While Joe’s been covering at the other Ceroc Beds & Bucks class nights, I’ve had the opportunity to experience his Intermediate lessons for myself and they are fabulous.  But before I go any further I want to explain something I’ve noticed since I’ve moved to Milton Keynes from my original dance base in Nottingham.

What strikes me more than anything is the way that people dance differently in The South compared to The East Midlands.  Here in Buckinghamshire a lot more people dance in a slotted style.  I’d often wondered why this was.  Now I know – it’s the teaching.  Here the teachers put a lot of emphasis on the three-track linear style of dancing, where the lady moves up and down the middle track and the man uses the two outside tracks.  People still dance in a rotational style but less so.

Not a lesson goes by without Joe mentioning the slot, and Anastasia confirmed this once again in her report of Joe’s Intermediate lesson.

There is another difference between Buckinghamshire and The East Midlands.  There is more slower contemporary music played in this area compared to back home.  Again, it is linked to the teaching.  Joe’s style of smooth slotted dancing works particularly well with slower music.  He uses a lot of this more chill-out music in his lessons and mixes more of it in to his playlist, particularly towards the end of the class nights, when the beginners have drifted away.  One of Joe’s current favourite tracks is Dancing with a stranger by Sam Smith and Normani.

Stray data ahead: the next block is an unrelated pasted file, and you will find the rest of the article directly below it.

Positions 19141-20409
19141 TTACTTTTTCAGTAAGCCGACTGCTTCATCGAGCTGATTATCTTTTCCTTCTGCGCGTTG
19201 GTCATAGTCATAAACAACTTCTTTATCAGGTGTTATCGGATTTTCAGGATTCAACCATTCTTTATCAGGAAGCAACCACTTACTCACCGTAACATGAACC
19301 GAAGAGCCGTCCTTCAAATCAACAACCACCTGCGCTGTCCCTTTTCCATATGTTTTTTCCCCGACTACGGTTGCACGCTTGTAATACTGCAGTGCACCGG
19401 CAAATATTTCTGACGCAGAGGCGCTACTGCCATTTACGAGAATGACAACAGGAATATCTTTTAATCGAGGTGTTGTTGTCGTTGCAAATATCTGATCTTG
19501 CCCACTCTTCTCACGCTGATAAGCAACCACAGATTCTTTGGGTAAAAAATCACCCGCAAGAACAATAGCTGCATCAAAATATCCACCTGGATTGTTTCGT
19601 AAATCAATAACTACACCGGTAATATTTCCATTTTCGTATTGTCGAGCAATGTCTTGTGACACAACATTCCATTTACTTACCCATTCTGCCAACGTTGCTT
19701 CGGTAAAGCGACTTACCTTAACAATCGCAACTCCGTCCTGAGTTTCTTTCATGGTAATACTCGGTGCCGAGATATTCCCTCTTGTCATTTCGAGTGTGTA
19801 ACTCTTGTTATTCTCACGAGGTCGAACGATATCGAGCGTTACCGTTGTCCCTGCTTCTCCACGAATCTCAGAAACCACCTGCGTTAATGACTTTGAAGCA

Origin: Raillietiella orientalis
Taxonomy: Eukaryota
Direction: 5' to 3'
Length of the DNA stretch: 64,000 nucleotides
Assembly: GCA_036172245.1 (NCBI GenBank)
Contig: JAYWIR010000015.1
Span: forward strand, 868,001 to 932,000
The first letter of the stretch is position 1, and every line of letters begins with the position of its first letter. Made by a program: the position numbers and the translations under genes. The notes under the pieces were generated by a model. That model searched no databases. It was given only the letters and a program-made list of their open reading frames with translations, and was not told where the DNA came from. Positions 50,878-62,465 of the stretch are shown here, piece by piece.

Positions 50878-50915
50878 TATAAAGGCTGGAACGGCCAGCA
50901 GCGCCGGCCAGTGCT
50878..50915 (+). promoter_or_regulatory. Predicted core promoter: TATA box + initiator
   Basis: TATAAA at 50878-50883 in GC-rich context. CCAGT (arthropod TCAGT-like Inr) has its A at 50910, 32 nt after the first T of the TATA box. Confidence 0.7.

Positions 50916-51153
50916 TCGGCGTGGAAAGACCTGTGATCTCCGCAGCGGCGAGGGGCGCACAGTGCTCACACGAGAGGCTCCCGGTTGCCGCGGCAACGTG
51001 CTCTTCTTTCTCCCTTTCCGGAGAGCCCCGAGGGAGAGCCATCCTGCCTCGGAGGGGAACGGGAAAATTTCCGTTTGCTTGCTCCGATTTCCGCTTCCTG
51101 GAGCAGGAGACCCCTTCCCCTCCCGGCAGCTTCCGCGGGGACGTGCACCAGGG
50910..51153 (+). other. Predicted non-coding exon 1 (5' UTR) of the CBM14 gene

Joe is held in high regard

Joe’s teaching was held in high regard by all the people I spoke to.  One of the dancers told me that she had chosen this Wednesdays class simply on the basis that Joe was the teacher, and she knew she would benefit from his style of teaching.  Katie is another fan.  Here’s the comment from her Facebook posting I featured above:

. . . and awesome moves Joe Collins. You’ve surpassed yourself in your teachings again . . . keep those moves coming.

I’d actually come across Joe’s fabulous teaching some time ago when I reviewed a Smooth Moves workshop at Te Amo in 2018 (see link below).  That workshop in many ways helped kick start my own journey to dance in a more smoother slotted style.   I know that Joe will be doing other workshopsvat Te Amo in the future, so please keep your eye on the Beds & Bucks Facebook Page.

A fabulous endorsement from Jayne